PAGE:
• Email. I have a Gmail and Yahoo mail account, one for friends/family/shopping and one for professional use. I like to monitor them both pretty regularly and hated having to open a new window/tab just to check to see if I had new mail and then navigate to the actual message. By clicking the Email icon in the tool bar I could see if I had any new mail, what the subject was and who was the sender. To read it I just had to click on the message and Flock opened a new tab for me and took me directly to the message I clicked. This ended up being a huge time saver in navigation and new mail alerts.
  • Blogging. Internet Junkies and Information Professionals should be thrilled by this alike. Flock integrates with just about any major blogging application you can think of. By clicking the Blog icon on the Flock tool bar you open the “Blog Post Window”. This blog editor was at least as good as both Blogger and WordPress and allows users to compose a post complete with photos (can be inserted manually or via the MediaStream), links, and tags. After you complete your post you can choose which blogging application you want it posted to without having to visit the site and logging in. I actually completed this entire post via the Flock interface and was pleased by its usability.

Since its launch in November of 2007 Flock has demonstrated a number of promising success metrics. According to Flock CEO, Shawn Hardin in a Webware interview Flock had a 96% rating in user satisfaction and more than 71% of its current users have already made Flock their default web browser. Even more promising for Flock which makes money via a search based revenue model (where the number of active users is closely tied to profits) is that its active user base has increased by 50% a month since its launch.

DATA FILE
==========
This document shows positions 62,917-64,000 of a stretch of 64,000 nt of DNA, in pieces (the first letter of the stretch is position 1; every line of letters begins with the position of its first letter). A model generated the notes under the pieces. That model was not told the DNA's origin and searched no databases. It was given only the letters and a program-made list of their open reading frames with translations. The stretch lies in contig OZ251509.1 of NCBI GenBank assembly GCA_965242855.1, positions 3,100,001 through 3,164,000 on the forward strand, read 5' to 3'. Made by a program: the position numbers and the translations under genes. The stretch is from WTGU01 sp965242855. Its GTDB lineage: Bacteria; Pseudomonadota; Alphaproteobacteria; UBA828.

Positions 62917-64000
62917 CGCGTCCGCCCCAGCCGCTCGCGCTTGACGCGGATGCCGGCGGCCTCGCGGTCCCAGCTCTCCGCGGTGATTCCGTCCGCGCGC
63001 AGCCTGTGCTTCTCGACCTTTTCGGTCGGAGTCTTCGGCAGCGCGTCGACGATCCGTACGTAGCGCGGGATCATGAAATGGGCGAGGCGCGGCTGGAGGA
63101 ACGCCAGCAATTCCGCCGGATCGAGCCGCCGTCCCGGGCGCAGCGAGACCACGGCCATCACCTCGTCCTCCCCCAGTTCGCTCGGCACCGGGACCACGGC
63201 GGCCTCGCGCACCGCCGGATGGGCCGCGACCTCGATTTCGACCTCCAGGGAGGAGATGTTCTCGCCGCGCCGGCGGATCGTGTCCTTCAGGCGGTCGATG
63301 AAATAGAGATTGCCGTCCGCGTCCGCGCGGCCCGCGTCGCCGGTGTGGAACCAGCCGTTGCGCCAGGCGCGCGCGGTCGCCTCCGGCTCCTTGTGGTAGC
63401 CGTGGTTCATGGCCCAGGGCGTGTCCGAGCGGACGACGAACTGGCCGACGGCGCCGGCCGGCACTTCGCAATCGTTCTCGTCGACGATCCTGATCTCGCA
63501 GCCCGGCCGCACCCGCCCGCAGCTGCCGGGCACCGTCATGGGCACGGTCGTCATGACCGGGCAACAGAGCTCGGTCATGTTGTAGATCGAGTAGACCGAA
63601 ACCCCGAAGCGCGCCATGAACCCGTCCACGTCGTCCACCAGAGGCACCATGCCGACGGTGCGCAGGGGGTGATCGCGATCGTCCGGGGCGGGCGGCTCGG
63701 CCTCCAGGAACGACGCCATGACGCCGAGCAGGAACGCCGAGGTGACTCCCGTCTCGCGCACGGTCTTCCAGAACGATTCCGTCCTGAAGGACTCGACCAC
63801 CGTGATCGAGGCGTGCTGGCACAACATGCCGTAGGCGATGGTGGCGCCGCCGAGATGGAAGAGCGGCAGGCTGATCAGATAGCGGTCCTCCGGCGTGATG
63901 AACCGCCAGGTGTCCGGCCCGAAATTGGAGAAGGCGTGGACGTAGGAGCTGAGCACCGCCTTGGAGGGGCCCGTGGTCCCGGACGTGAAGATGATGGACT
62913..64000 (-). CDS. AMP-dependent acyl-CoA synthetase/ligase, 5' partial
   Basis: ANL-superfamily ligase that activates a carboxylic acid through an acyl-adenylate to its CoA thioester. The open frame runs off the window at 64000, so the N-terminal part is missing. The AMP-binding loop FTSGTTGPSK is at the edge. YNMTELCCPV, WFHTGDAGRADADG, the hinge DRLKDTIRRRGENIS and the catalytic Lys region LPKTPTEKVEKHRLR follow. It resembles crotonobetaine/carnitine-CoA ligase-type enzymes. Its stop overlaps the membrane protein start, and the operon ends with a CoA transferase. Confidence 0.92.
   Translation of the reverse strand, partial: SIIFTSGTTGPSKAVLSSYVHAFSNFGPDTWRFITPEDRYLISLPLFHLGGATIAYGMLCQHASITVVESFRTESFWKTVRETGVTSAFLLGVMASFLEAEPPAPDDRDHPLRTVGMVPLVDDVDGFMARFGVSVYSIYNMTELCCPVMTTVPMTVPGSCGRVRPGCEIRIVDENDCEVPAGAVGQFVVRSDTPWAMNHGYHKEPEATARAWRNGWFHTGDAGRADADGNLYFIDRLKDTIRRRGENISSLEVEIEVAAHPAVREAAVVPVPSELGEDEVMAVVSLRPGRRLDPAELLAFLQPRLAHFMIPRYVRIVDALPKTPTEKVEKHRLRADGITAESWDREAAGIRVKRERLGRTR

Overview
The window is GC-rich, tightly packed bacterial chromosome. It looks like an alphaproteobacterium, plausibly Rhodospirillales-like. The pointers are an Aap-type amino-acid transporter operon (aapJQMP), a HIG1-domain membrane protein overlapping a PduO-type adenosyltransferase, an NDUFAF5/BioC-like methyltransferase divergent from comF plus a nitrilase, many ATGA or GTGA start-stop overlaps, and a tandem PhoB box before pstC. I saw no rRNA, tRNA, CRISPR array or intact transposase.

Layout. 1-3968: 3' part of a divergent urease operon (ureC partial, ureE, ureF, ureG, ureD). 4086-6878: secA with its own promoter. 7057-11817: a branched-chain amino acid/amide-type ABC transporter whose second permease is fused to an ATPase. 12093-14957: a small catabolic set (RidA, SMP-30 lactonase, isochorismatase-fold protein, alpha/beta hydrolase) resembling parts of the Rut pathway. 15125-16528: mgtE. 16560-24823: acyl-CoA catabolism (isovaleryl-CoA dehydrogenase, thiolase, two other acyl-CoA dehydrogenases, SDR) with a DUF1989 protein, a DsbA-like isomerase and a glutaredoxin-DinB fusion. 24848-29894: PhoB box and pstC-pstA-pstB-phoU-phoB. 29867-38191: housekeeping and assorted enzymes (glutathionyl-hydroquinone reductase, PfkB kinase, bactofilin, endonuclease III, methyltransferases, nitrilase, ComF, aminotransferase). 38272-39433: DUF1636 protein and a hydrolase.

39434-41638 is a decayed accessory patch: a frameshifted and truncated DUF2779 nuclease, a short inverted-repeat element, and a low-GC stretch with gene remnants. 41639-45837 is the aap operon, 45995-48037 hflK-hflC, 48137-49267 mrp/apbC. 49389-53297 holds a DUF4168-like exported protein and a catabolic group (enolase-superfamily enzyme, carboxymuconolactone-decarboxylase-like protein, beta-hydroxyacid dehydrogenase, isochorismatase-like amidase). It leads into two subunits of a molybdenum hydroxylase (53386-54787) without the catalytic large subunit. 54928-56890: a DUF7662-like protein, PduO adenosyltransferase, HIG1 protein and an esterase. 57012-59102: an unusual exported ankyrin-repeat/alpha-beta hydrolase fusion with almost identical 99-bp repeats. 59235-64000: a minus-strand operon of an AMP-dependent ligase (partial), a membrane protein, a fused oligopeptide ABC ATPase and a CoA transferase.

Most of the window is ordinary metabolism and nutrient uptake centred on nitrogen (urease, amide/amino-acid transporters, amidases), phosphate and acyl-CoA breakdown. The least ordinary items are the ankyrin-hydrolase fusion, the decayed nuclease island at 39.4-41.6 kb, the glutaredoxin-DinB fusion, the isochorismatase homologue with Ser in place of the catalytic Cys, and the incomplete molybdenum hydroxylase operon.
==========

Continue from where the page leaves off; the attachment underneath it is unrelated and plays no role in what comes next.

There’s plenty of room for future growth by adding more features. The text RSS feed reader included in Flock is nothing special so I’d be interested in seeing if Flock tries to develop this feature the way it has some of its others. It’d also be interesting to see IM functionality similar to Meebo so users could integrate all their IM accounts within the browser. Another feature that would make Flock a surefire success is to allow users to download the Flock software and create user accounts that they can access via any computer with Flock installed. As it stands now, if I wanted to use Flock both at home and work I’d have to download Flock to both computers, sync my bookmarks from Firefox, and then configure my settings on each to get a seamless experience. But even in its version 1 status Flock has the potential to change how we both work and play on the web.


feature_main_win.png

Blogged with the Flock Browser